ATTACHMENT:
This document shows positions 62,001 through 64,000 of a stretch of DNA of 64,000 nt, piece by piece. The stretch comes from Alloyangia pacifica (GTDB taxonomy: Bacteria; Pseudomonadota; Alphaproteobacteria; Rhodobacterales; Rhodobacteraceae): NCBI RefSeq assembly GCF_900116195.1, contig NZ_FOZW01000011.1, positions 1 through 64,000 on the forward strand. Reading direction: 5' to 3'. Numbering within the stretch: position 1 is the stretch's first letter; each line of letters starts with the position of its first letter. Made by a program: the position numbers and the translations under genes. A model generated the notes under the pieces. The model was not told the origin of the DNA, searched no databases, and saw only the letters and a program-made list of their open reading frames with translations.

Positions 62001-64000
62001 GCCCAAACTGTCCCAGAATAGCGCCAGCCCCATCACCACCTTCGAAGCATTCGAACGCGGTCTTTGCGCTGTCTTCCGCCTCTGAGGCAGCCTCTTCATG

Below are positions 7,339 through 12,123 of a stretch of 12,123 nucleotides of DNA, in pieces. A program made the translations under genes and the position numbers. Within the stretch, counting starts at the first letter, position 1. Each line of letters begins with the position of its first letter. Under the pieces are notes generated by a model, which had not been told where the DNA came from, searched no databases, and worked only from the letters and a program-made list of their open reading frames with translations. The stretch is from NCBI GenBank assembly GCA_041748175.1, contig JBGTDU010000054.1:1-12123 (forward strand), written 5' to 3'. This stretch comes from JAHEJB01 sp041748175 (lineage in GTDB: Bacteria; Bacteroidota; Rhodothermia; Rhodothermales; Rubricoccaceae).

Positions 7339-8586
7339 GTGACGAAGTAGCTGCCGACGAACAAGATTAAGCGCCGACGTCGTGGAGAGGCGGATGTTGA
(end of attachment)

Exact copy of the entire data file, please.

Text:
This document shows positions 62,001 through 64,000 of a stretch of DNA of 64,000 nt, piece by piece. The stretch comes from Alloyangia pacifica (GTDB taxonomy: Bacteria; Pseudomonadota; Alphaproteobacteria; Rhodobacterales; Rhodobacteraceae): NCBI RefSeq assembly GCF_900116195.1, contig NZ_FOZW01000011.1, positions 1 through 64,000 on the forward strand. Reading direction: 5' to 3'. Numbering within the stretch: position 1 is the stretch's first letter; each line of letters starts with the position of its first letter. Made by a program: the position numbers and the translations under genes. A model generated the notes under the pieces. The model was not told the origin of the DNA, searched no databases, and saw only the letters and a program-made list of their open reading frames with translations.

Positions 62001-64000
62001 GCCCAAACTGTCCCAGAATAGCGCCAGCCCCATCACCACCTTCGAAGCATTCGAACGCGGTCTTTGCGCTGTCTTCCGCCTCTGAGGCAGCCTCTTCATG

Below are positions 7,339 through 12,123 of a stretch of 12,123 nucleotides of DNA, in pieces. A program made the translations under genes and the position numbers. Within the stretch, counting starts at the first letter, position 1. Each line of letters begins with the position of its first letter. Under the pieces are notes generated by a model, which had not been told where the DNA came from, searched no databases, and worked only from the letters and a program-made list of their open reading frames with translations. The stretch is from NCBI GenBank assembly GCA_041748175.1, contig JBGTDU010000054.1:1-12123 (forward strand), written 5' to 3'. This stretch comes from JAHEJB01 sp041748175 (lineage in GTDB: Bacteria; Bacteroidota; Rhodothermia; Rhodothermales; Rubricoccaceae).

Positions 7339-8586
7339 GTGACGAAGTAGCTGCCGACGAACAAGATTAAGCGCCGACGTCGTGGAGAGGCGGATGTTGA